First and foremost, I was gonna need coffee, so I headed straight for the belly of the beast: the ship’s main mall. 

It really was a mall – a mall with upper stories that revealed people’s bedrooms; an odd combination of your local “galleria”, topped with layers of motel. You could sit outside the mock British pub next to the Ben & Jerry’s Scoop Shop and watch sun-burned, middle-aged people change into their fluorescent, flower-print swimwear. …If you’re into that sort of thing.

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Cruise to Mexico: Part 3

Posted by Job O Brother, October 25, 2010 04:31pm | Post a Comment



Day 2

Monday. September 13, 2010

AT SEA


The boyfriend and I woke-up to the sounds of two billy-goats fighting to the death using spoons, blankets and old cassette tapes as weapons. At least, that’s what it sounded like; in actuality it was room service delivering our breakfasts.

I use the term “breakfast” lightly, as what our silver-domed trays revealed was something more akin to after-birth than food. What must have been powdered eggs had a texture that reminded me of the phlegm I used to cough up back when I smoked clove cigarettes. And the bacon? It was like really juicy, succulent, pan-fried Dr. Scholl’s inserts.


Chop and fry and add to omelette!

The boyfriend, too sleepy to deal quickly with the delivery, neglected to tip and felt guilty as a result.

“I’ve got a tip for them,” I growled, “Don’t bring me this garbage to eat!” We determined then and there to forgo the “luxury” of room service and take our morning meal at the buffet, where we could be discerning, from then on.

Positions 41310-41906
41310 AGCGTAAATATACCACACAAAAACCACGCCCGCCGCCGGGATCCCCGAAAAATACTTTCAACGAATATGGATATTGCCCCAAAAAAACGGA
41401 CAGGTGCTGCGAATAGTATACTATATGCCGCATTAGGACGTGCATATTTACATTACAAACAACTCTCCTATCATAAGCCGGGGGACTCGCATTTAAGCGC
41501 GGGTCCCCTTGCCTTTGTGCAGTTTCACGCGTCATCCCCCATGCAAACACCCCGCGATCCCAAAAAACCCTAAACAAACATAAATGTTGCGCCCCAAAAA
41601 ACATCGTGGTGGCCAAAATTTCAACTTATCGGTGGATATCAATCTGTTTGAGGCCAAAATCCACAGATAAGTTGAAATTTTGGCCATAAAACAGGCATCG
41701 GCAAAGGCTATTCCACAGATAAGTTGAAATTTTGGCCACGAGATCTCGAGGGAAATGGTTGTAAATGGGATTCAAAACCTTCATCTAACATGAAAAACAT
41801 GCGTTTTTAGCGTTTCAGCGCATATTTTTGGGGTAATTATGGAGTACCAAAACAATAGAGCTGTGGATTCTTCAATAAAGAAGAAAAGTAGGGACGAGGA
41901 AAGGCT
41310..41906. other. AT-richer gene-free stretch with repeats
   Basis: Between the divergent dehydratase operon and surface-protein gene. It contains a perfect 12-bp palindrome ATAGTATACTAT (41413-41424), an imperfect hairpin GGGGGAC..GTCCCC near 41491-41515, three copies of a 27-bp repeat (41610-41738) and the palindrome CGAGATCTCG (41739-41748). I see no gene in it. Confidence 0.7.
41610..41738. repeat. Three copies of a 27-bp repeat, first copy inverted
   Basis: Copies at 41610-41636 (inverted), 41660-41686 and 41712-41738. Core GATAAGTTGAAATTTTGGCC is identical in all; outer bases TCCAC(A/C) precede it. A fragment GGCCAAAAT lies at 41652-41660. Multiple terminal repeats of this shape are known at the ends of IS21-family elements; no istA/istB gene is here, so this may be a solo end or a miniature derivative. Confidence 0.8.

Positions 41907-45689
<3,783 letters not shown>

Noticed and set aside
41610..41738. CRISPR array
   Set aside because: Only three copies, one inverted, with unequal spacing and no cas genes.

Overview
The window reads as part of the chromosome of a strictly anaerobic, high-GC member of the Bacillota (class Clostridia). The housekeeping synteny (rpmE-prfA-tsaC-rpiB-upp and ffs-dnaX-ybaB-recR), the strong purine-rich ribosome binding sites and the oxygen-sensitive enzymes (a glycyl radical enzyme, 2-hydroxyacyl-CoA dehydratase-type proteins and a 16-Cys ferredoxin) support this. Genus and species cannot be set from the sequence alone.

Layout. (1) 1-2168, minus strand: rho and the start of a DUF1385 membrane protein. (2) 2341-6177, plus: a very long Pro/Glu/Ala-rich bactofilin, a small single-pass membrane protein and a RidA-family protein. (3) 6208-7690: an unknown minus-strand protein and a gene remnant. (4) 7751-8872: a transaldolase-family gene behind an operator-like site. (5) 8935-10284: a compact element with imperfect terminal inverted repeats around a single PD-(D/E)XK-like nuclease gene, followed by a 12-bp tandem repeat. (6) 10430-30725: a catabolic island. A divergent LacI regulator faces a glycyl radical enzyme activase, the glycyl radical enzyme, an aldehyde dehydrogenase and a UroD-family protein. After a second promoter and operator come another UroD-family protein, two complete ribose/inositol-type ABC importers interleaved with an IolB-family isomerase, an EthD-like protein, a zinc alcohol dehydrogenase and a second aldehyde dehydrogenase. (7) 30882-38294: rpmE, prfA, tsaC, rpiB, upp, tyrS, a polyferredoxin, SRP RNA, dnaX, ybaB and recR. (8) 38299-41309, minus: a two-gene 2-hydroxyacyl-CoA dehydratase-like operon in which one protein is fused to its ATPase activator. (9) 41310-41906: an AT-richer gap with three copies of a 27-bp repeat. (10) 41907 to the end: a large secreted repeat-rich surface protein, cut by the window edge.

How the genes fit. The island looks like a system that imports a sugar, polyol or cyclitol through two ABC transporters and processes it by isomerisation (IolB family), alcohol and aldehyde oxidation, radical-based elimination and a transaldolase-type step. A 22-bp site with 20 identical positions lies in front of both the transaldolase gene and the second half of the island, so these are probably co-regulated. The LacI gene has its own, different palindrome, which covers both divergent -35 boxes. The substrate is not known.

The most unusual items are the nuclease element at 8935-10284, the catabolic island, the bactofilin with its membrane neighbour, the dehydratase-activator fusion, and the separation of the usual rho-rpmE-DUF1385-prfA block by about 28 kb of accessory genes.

Our first excursion of the day was to the upper deck for hot-tubbing. There were options: there was one side of the ship with swimming pools and hot tubs for people who wanted a “party feeling” – this is what you always see on TV commercials for cruises; the fantasy: a bunch of twenty-somethings jumping around in their bikinis (showcasing trim abdominal regions), laughing and splashing as teeth-bleached service personnel graciously hand them exotic beverages.

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Cruise to Mexico: Part 2

Posted by Job O Brother, September 27, 2010 03:52pm | Post a Comment

Bon voyage, bitches.

For the boyfriend and myself, going on a second cruise was like a couple of World War II veterans returning to Truk Lagoon – we knew in our hearts we were headed for a piece of paradise, but past experience kept us on edge, worried for the worst. (It’s hard to come back from a cruise where you order 1 bowl of chicken soup and, instead, are brought 14 bowls of rice and 26 hard boiled eggs.) At least this time, we had company: his mother, Chris, and his father, Fred – two people with lots of cruise experience.


Chris and Fred flew in from Texas, where they reside. Early in the morning, the four us took a shuttle to Los Angeles Pier. The driver of the shuttle was the slowest I think I’ve ever witnessed. I mean, kudos on being safe, but when your passengers start thinking they’d make better time on foot, you’ve got a problem. Seriously – he made the Peoplemover seem like the Starship Enterprise.

Once at the Pier, we were guided through a bewildering array of checkpoints, gates, lines, forms and again, more checkpoints. To add to the confusion, there were both mandatory forms and photos to be taken, and optional, “fun” photos and forms. The whole ordeal was kind of like being led to the concentration camp at Auschwitz, if, y’know, instead of wanting to exterminate people, the Nazis were obsessed with tricking them into buying family portraits superimposed on commuter mugs.